Early Edition: Special Delivery
It was actually not the arrival of "tomorrow's newspaper" that turned our hero Gary Hobson's life upside-down. If you insist on a spatial metaphor, it arguably threw him for a loop; but the real big change of his life came a bit earlier, when his wife threw him out.
This episode opens with the troubled couple sitting in the waiting room of a divorce attorney, reading different newspapers. She's stuck with today's news, which means all the stuff that happened yesterday. He's busy looking over the future so that he knows what to do today. This doesn't prove that they're a poor match, but it does highlight the disconnect between them.
Admittedly, anyone who gets the next day's paper is going to find relationships a little hard. Or perhaps it's more accurate to say that others will find having a relationship with him hard. Take his best friend Chuck Fishman, who does his best to distract Gary from his divorce with something fun, like a Jacky Chan film festival or a screening of Jaws 3D . . . and doesn't really notice that Gary is already distracted by the night's list of wrongs that must be set right. They're literally not on the same page, but that doesn't mean their relationship is doomed.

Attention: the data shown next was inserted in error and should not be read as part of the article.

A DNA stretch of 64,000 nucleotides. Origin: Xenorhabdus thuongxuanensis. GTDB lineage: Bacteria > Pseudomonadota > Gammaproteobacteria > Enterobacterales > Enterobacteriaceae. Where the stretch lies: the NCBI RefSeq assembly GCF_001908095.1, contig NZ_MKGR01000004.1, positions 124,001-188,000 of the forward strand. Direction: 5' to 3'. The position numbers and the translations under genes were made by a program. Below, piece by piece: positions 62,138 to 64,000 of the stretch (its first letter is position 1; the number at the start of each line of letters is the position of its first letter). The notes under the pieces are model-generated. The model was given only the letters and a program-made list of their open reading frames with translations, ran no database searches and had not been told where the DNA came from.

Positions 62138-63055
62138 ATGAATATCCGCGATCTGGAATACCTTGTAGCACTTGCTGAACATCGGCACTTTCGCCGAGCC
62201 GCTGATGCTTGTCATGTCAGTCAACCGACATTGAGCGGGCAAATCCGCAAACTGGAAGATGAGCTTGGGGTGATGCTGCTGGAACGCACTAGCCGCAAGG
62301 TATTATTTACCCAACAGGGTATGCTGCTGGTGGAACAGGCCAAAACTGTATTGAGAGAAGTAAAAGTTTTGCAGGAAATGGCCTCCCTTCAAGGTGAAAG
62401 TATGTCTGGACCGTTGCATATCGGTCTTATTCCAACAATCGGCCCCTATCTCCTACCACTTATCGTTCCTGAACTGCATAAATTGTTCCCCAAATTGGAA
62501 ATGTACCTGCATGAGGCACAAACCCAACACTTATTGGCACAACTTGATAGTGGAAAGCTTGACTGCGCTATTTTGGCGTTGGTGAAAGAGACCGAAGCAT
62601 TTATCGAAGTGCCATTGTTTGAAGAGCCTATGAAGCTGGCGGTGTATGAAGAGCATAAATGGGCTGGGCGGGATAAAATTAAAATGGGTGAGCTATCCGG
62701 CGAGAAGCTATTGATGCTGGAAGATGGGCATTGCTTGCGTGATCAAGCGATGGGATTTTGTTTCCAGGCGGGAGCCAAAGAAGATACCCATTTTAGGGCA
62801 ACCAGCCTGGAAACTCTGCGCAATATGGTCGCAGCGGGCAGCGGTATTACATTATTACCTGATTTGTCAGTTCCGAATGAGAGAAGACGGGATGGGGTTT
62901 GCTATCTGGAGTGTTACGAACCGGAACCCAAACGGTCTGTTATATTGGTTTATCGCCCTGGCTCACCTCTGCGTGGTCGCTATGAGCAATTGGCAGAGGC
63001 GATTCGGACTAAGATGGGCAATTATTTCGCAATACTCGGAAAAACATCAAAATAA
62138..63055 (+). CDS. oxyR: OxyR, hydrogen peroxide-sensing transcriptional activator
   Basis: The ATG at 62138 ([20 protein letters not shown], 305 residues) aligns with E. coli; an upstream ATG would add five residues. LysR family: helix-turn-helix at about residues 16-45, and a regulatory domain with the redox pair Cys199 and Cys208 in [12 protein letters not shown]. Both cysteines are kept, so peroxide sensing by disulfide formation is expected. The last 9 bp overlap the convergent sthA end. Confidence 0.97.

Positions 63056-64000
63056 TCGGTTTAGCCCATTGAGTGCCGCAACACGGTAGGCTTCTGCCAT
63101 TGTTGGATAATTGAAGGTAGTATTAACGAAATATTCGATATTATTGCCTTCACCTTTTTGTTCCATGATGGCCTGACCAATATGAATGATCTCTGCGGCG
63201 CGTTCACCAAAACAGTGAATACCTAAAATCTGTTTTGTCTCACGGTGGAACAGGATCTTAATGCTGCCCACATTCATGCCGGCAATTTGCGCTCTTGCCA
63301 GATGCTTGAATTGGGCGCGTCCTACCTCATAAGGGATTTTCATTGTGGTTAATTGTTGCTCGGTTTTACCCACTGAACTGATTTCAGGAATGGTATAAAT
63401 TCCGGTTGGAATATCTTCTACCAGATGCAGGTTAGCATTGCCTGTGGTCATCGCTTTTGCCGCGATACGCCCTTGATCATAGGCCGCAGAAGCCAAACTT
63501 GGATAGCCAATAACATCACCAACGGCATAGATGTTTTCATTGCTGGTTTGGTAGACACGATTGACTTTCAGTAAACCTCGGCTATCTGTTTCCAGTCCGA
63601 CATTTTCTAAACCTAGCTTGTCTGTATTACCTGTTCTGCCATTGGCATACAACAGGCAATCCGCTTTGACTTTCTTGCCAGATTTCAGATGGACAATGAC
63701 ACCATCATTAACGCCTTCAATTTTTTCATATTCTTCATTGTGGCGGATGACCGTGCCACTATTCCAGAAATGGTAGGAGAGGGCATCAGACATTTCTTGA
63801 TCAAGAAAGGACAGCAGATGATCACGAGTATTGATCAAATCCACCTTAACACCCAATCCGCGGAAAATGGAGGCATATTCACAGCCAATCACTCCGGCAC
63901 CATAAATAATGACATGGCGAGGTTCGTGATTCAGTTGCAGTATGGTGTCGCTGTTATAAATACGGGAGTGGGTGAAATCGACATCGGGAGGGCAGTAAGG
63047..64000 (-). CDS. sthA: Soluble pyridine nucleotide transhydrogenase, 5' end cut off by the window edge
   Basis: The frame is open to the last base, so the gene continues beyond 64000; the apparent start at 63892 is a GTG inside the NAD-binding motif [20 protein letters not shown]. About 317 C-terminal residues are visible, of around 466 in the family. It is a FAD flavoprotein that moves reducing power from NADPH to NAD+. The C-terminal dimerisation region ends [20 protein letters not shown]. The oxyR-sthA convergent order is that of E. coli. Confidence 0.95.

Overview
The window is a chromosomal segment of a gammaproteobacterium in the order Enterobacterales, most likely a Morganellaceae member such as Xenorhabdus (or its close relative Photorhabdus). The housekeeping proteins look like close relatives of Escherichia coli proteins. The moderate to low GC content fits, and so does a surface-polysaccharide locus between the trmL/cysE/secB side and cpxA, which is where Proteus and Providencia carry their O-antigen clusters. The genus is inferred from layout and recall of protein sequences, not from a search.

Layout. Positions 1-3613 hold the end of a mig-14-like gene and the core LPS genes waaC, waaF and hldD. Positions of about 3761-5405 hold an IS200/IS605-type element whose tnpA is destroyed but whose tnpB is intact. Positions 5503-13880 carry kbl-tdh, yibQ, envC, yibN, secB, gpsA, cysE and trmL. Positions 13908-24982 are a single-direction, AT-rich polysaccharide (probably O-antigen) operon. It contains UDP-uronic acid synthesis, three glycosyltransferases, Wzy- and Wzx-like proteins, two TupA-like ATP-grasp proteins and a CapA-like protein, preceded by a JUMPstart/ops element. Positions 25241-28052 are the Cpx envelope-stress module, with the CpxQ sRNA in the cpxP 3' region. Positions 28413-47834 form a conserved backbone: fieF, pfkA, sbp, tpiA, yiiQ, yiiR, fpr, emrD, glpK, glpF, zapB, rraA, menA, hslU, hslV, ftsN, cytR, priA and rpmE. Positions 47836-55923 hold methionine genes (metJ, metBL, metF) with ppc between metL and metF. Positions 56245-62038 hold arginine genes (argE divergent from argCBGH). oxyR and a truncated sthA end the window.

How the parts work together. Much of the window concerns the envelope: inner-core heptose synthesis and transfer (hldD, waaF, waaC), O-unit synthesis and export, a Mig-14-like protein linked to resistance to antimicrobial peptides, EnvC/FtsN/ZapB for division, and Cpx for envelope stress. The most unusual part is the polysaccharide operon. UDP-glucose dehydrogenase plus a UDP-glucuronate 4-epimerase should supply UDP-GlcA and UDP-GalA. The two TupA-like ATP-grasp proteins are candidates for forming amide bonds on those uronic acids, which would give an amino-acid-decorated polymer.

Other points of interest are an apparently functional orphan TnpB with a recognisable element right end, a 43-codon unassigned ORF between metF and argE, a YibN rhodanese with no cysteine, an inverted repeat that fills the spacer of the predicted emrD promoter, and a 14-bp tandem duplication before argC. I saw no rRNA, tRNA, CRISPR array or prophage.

Besides, the newspaper kind of likes Chuck. =P Bat was so right when he guessed that the baffling broadsheet has some agency in each story as well, though the show doesn't ever admit it.
. . . or peer behind the photos ;-)
The happy news story about his best friend is one which Gary doesn't feel the need to change, although Chuck begs him to. LOL! I find it a little curious that Gary seems to think Chuck should resign himself to this "fate," when Gary himself devotes most of his day to reversing other people's "fates." How all this works out, I'm not going to say, because that would spoil your fun. ;-)
It's much more interesting to note that Gary himself hasn't shown up in the paper yet. At least he doesn't seem to read headlines like "Mysterious man prevents convenience store robbery". I think this is because the paper--like the good moral agent it is--never assumes that Gary's choices are a done deal, but depends entirely upon his free will to make them. But does this mean that the paper doesn't respect Chuck's free will?
Without giving away the ending, let's just say that the paper violates free will no more than a friend of yours does when he refuses to get you out of a jam that you both foresee coming. (We've all said no to friends, right?)
The paper pulls some other tricks here--not just on the characters, but also on the audience! It's a cute episode, but doesn't stand up to a second viewing or get people talking around the dinner table as well as the last one.
Your Turn to Be the Hero: What are you most likely to be featured in the newspaper for?